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Monolith may be gone from Utah desert, but not from Romania

Screen shot of video from Newsflash via The Daily Mail.

The mystery of the Utah desert monolith just got a little more — well, mysterious — after the discovery of a similar structure in Romania, not far from a historic fortress in that country. 

Much like the desert locale of the Utah monolith, Romanian authorities say whoever placed the monolith in Romania needed permission to do so. 

According to The Daily Mail, the pillar faces Romania’s Mount Ceahlau, which locals call the Holy Mountain. Some people call it the Romanian Olympus, a popular hiking destination in the Eastern Carpathian mountains. 

The archaeological site, the Petrodava Dacian Fortress, dates to between 82 B.C. and 106 A.D. Historians believe the Romans destroyed it in the second century A.D. The Dacians called the region home for centuries. 

Many observers compared the Utah monolith to the metal structure prominent in both the book, “2001: A Space Odyssey” by Arthur C. Clarke, and the film he co-wrote by the same name. A famous scene in the novel and film shows an alien metal monolith appearing before prehistoric apes, which then triggers an evolutionary shift.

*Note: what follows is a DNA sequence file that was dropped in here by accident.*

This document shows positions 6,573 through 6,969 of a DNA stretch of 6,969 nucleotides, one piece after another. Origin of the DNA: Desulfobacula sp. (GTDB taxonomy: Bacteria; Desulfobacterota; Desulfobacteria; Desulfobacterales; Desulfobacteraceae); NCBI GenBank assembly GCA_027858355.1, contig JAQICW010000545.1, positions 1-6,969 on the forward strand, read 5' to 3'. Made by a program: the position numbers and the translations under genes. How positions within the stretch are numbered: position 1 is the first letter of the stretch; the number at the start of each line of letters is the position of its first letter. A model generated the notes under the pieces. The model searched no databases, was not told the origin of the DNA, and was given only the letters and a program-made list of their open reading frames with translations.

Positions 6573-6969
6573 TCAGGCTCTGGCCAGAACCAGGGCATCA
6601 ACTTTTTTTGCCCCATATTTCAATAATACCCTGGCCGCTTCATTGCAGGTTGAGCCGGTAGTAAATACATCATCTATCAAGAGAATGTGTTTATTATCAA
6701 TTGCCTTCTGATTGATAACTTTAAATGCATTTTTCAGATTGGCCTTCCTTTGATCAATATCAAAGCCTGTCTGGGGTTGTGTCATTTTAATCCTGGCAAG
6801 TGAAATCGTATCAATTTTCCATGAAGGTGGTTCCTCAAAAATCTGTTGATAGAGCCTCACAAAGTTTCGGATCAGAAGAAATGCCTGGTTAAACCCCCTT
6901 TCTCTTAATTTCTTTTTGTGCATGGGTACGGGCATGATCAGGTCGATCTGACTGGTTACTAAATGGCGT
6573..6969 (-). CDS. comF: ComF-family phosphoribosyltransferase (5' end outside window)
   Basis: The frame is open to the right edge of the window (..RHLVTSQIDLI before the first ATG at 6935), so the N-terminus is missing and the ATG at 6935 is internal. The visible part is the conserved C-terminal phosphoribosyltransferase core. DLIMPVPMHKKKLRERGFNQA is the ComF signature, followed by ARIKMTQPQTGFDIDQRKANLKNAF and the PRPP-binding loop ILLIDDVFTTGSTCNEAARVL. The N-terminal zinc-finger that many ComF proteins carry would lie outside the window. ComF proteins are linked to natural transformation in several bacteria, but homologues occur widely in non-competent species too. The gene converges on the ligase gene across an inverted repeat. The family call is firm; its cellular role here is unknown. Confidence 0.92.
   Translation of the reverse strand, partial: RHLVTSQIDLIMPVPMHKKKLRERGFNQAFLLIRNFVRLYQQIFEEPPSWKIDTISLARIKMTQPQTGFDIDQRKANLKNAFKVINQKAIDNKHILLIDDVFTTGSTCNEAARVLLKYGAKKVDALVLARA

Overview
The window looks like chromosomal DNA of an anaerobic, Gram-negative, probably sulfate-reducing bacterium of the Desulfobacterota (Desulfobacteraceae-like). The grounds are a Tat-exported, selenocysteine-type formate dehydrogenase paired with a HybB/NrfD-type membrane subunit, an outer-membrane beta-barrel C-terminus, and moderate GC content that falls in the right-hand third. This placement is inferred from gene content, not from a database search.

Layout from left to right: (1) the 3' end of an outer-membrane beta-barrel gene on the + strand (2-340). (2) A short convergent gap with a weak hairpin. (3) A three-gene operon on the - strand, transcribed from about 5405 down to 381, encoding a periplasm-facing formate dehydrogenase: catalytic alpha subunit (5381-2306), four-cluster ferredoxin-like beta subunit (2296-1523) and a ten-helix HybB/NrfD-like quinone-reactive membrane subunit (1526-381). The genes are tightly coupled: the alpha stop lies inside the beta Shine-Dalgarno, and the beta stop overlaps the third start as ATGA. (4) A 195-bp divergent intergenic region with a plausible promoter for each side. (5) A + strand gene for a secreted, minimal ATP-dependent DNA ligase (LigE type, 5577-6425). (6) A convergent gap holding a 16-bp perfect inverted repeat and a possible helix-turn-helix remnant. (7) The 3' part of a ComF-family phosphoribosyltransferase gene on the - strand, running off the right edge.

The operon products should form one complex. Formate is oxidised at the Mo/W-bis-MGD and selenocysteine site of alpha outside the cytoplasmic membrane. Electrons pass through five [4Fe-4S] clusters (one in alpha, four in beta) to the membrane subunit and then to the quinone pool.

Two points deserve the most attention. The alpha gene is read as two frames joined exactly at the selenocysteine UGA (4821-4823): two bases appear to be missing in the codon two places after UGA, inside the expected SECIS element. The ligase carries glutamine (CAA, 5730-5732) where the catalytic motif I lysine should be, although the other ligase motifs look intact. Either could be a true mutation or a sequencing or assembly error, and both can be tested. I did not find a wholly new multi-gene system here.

Unfortunately, it seems unlikely that the monolith in Romania and the monolith in the Utah desert are the same. Romania’s was discovered on Thursday, Nov. 26. Utah’s disappeared on Friday, Nov. 27, after hikers reported visiting it earlier that day. 

The Romanian version also features some differences. For example, its sides appear scored or sanded; the Utah monolith’s surface appeared smooth.

utah monolith romania

Photo: Utah Department of Public Safety

Romanian officials say they will investigate. Meanwhile, in Utah, San Juan County officials say they are unlikely to follow up as the initial placement of the monolith was already illegal, and they lack resources to pursue its disappearance. 

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